I first became aware of the Donald Strachey series when the movies came out starring Chad Allen. Those movies did not start with the very first novel, which is this one. I decided to start from the beginning. I enjoyed the book quite a bit. It was fairly well written and I liked the story and the characters. It captured the time period quite well, a time I remember in the 70s, although I was much too young to have experienced anything like the gay life depicted in this novel.

I'll move on to the...more
The first of the Donald Strachey Mysteries about gay PI Strachey. His cases always include some interaction with the gay community, and the eight books (soon to be a ninth) span the decades from 1980 through 2005, so it's fascinating to "go back in time" and see some of the major differences in technology especially. (Not to mention that the first book was written pre-AIDS.) The mysteries themselves are fairly run-of-the-mill, but are made infinitely readable by the wisecracking humor of the pro...more
The atmosphere of this was interesting, particularly as a look at gay male culture in the New York area pre-AIDS (although I kept wincing every time various unsafe practices were discussed-- I'm definitely a product of my generation in that I can't remember a time when that wouldn't have been a concern). That being said, it wasn't that engaging a mystery-- the characterization's a bit shallow and cliched. I actually found the movies based on this series more entertaining, I must confess-- probab...more
Richard Stevenson created a wonderful character, Donald Strachey, that the reader can relate to, cheer with and just let go and enjoy the ride. This is the first book in the series Stevenson created. Always fun to start with the first one, it sets the characters. (I usually like to read in order. In fact, I'm kinda obsessed with that but I made an exception with this series as the titles are mostly out of print and I'm rummaging thru online used bookstores for the them). This mystery is set in 1...more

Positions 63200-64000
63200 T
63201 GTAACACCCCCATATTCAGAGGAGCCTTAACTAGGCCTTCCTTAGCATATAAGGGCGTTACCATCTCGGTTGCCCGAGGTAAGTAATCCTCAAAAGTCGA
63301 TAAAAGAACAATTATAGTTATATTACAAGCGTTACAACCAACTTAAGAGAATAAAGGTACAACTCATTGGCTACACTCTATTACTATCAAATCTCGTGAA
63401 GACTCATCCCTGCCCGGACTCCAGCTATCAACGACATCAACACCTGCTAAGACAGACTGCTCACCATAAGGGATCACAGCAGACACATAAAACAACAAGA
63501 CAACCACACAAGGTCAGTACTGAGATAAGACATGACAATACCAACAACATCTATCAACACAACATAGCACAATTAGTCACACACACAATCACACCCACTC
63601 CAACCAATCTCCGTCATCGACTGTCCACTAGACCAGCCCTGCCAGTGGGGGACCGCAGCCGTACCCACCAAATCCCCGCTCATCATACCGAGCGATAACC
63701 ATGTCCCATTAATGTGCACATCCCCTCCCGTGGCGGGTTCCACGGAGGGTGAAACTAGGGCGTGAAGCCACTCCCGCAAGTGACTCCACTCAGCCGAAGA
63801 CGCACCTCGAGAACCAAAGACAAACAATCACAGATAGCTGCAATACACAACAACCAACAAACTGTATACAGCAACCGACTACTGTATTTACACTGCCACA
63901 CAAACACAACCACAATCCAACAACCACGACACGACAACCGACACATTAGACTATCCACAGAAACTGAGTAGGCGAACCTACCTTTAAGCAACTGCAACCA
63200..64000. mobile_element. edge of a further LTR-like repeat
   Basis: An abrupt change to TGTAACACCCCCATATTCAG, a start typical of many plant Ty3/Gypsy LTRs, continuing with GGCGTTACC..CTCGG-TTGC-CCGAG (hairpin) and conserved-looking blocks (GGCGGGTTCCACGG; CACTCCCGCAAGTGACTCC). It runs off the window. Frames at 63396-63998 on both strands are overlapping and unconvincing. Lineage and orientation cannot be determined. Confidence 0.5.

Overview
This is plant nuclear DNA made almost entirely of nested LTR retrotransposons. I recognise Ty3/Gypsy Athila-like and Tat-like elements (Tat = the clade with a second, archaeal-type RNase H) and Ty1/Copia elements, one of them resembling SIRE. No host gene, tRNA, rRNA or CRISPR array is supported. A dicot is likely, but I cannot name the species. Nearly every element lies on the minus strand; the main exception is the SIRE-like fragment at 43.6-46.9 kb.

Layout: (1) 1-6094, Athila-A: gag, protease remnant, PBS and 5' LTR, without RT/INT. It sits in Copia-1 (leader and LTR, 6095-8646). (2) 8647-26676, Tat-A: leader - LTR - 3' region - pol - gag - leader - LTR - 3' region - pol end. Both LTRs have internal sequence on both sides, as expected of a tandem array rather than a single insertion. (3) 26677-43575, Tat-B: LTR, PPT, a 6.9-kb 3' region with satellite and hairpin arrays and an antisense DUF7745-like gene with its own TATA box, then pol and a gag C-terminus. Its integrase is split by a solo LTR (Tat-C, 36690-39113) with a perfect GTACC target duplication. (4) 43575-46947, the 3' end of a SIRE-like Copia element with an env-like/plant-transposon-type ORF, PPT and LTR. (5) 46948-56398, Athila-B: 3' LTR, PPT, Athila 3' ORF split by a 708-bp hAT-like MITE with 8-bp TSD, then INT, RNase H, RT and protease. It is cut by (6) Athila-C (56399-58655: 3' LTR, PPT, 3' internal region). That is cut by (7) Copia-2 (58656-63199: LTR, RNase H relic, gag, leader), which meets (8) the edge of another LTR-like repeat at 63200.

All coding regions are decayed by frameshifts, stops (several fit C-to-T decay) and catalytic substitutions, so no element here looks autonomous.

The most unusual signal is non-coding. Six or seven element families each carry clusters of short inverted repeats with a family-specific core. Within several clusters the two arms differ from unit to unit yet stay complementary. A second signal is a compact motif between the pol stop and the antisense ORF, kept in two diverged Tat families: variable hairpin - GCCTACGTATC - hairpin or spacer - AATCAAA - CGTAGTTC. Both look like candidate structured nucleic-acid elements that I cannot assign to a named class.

Well, let's start off by saying that I put this on my Historical shelf because it's just enough outside of contemporary to feel that way to me. There were a lot of 1970's references in it that had me lost. I ended up just glossing over those instead of looking them up.

The mystery wasn't bad. But it felt like there was a whole lot of talking going on and not very exciting. I finished it, so there's a plus, but I was dragging a bit trying to get through it.

I didn't feel very connected to the chara...more
It wasnt until I purchased this book and read the forward by the author that I realised when this book was actualy Writen and first published.

I came to know the Donald Strachey books through the movies created by Here.

This book relates to a time pre aids, when homosexuality was still considered by many to be an ilness and indead some institutions believed that is could be cured. And this book uses these insights to further the story.

This is a real detective story where the main detective is st...more
Not the best in terms of mystery but the setting is worth it. It was fun trying to remember if I know the songs mentioned in the text and googling references.
C. A.  Van Zant
I downloaded this book and the next one in the series, "On the Other Hand, Death" for my partner. He wanted me to choose a few "mysteries" on to the Nook. I remember seeing the movies based on these books, I thought I would give them a shot. He had not looked at them but I checked out "Death Trick". My expectations were not high; I was immediately interested, then carried along for a good ride. I did not devour this one like I do so many books. I wanted to take my time to enjoy the scenery of Al...more
Kay Sachse
The first of the Strachey mysteries, this is. But it wasn´t the first of the Strachey books I read, so I already knew the characters.
Set in the early 80´s this is the story of homophobic parents, homophobic society and a gay society before the Aids epidemic kicked in. A young man runs after his trick of the night ends up dead in bed. While the police thinks he´s guilty, Strachey who was hired by the young man´s parents, thinks otherwise. A compelling story with moving parts that sets you thinki...more
This was a pretty enjoyable book. Light, sometimes funny, good suspense, some friendly and engaging entertainment. Sympathetic characters, good atmosphere and although it was written in '81, it doesn't feel dated.
What did annoy me a little was the shoddy editing. In the middle of the bock about 4 pages just repeated themselves and there where quite a few typos. Just the last two chapters must have had at least 4 obvious type-setting mistakes. Which is a shame, considering that the book was other...more